New rules apply to the advertising of dogs and cats for sale. It is now an offence to advertise the sale of a dog or cat in Victoria unless the microchip identification number of the animal is included in the advertisement or notice. A registered domestic animal business may use its Council business registration number as an alternative. For further information, call 136 186 or visit www.dpi.vic.gov.au/pets

LOUNGE CHAIR, soft leather, cream/beige, from Freedom Furniture. Cost $700, Sell $200. Ph: 02 6021 4784.

BICYCLE, Avanti Montario comp series, disc brakes, shocks, mega max 7015, as new. $700. 0417 075 317. BICYCLE, Mongoose, hybrid, new tyres, 27 speed, red and black paint, VGC, $350. 02 6049 6535.

ADVERTISERS PLEASE NOTE

Casual work close to home. Deliver catalogues & goods. Flexible hrs up to $150/wk.

NOTICE OF DECISION

ADVERTISING SALES REPRESENTATIVE FULL-TIME

Advice is hereby given, pursuant to Section 81 of the Environmental Planning and Assessment Act 1979 for the purpose of activating Section 101 of the Act, that the following applications were determined by AlburyCity during the period ending 21 February 2014:

Tel: 1300 663 161

APPROVED DEVELOPMENT APPLICATIONS

www.pennymiller.com.au

DA NUMBER

PROPOSAL

PROPERTY

10.2012.31581.2

Modification of Consent - Generator Albury City Council Chambers

562 Victoria Street & 591 Mitchell Street ALBURY

10.2013.32668.1

Alts & Adds to Residence

667 Yambla Avenue ALBURY

10.2013.32675.1

Alts & Adds to Residence & Retaining Wall

400 Heath Street EAST ALBURY

10.2014.32726.1

Residence & Garage

17 Lawson Circuit LAVINGTON

10.2014.32729.1

Extension to existing Machinery Shed

201 Doctors Point Road EAST ALBURY

10.2014.32738.1

Residence & Garage

28 Cambridge Drive THURGOONA

10.2014.32750.1

5 Lot Strata Title Subdivision

293 Cadell Street EAST ALBURY

10.2014.32751.1

Residence & Garage

3 Harry Crescent HAMILTON VALLEY

10.2014.32764.1

Use of Tenancy 2.1 as Office Premises and Internal Fit-Out - Northpoint

366 Griffith Road LAVINGTON

APPROVED COMPLYING DEVELOPMENT CERTIFICATES CDC NUMBER

PROPOSAL

PROPERTY

13.2014.27562.1

Aboveground Swimming Pool

699 Logan Road GLENROY

13.2014.27566.1

Alts & Adds to Residence

357 Knoble Road WIRLINGA

13.2014.27567.1

Retaining Walls

57 Dunne Crescent THURGOONA

13.2014.27575.1

Inground Swimming Pool

440 David Street SOUTH ALBURY

An exciting opportunity has been created for an experienced sales person to join the growing team at the Albury-Wodonga NewsWeekly newspaper. Reporting to the Advertising Sales Manager, you will be an enthusiastic, self-motivated sales professional who is a team player. You will be dynamic and passionate, with a demonstrated strategic sales approach and account management skills. In this role you will be responsible for providing innovative ideas to build existing and new client spend and develop meaningful relationships within the business community. You will need to excel at building rapport, possess exceptional time management skills, and high level administrative ability. Key skills include:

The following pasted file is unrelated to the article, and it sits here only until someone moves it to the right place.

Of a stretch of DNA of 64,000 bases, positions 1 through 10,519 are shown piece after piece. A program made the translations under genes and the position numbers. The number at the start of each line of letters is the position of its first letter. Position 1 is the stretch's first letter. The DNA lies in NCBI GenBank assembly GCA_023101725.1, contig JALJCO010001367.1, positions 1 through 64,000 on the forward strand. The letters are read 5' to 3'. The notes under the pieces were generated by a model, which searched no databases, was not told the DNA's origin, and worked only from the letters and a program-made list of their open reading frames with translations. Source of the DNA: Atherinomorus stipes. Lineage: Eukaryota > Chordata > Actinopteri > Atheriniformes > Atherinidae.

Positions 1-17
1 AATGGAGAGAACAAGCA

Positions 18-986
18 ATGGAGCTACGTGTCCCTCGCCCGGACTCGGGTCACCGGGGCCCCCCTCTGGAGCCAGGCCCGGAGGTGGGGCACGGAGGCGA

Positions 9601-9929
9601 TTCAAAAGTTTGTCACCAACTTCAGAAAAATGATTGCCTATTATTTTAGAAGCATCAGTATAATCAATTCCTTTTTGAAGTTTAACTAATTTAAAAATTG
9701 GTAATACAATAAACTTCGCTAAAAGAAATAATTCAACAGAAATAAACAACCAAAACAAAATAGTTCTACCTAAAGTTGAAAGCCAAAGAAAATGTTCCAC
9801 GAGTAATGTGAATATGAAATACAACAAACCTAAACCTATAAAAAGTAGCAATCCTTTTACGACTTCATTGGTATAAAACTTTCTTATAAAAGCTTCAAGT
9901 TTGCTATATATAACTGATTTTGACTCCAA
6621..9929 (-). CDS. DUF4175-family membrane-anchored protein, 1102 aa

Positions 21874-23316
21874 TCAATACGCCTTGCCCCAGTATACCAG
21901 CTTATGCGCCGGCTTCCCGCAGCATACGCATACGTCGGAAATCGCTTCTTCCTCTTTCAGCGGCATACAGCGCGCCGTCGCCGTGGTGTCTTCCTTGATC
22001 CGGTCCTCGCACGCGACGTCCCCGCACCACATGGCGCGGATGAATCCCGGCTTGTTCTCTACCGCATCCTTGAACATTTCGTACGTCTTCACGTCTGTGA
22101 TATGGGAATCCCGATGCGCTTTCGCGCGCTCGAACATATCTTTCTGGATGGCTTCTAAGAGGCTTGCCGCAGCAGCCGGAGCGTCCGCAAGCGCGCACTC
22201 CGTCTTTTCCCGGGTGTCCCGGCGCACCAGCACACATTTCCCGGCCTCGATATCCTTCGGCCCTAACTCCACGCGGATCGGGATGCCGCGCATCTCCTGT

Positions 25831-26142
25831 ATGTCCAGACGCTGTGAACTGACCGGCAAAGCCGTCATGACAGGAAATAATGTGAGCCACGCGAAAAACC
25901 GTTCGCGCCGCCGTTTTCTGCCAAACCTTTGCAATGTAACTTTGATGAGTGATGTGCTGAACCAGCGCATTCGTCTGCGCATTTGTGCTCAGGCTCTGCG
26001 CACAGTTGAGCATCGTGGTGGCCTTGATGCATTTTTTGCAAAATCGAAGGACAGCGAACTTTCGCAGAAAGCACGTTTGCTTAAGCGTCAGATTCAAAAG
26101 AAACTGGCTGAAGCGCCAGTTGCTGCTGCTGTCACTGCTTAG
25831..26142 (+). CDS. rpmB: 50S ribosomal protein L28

1121706-PB09-14

LILY 22YO, Country girl who is petite, gorgeous. Phone 0468 593 811. SWA8038XE.

Available: Friday 14th March at 11.30am. Pet Stock, Lavington. Phone (02) 6040 7600 to order.(Brian Larkin Poultry)

Entry into all Albury Wodonga NewsWeekly competitions published in print, online or social media is free. Entries must be submitted by the due date and time to corresponding email or postal address as requested in the individual competitions as follows... ฀ ฀ ฀฀ ฀ ฀ ฀ ฀ ฀ ฀ entry forms published in NewsWeekly by the published closing date. Deliver or post to: (insert competition name), Albury Wodonga News Weekly, Level 1, 299 Townsend St Albury NSW 2640. ฀ ฀ ฀฀ ฀ ฀ ฀ ฀ to advertising@awnw.com.au by the published closing date. ฀ ฀ ฀ ฀฀ ฀ ฀ ฀ by Like & Sharing competition posts by the published closing date. Entry is open to all readers excluding employees of the promoter, publisher and associated parties. Competition entry opening & closing dates as outlined in each specific printed/posted competition. ฀ ฀ ฀ ฀ ฀ ฀ ฀ ฀ ฀ ฀ ฀ ฀ ฀ ฀ ฀ ฀ ฀ ฀ private messaging on facebook. ฀ ฀ ฀ ฀ ฀ ฀ ฀ ฀ ฀ ฀ ฀ ฀ ฀ ฀ Wodonga News Weekly. Level 1, 299 Townsend Street Albury ฀ ฀ ฀ ฀ ฀ Terms & Conditions of specific competitions please refer to www.awnw.com.au for full details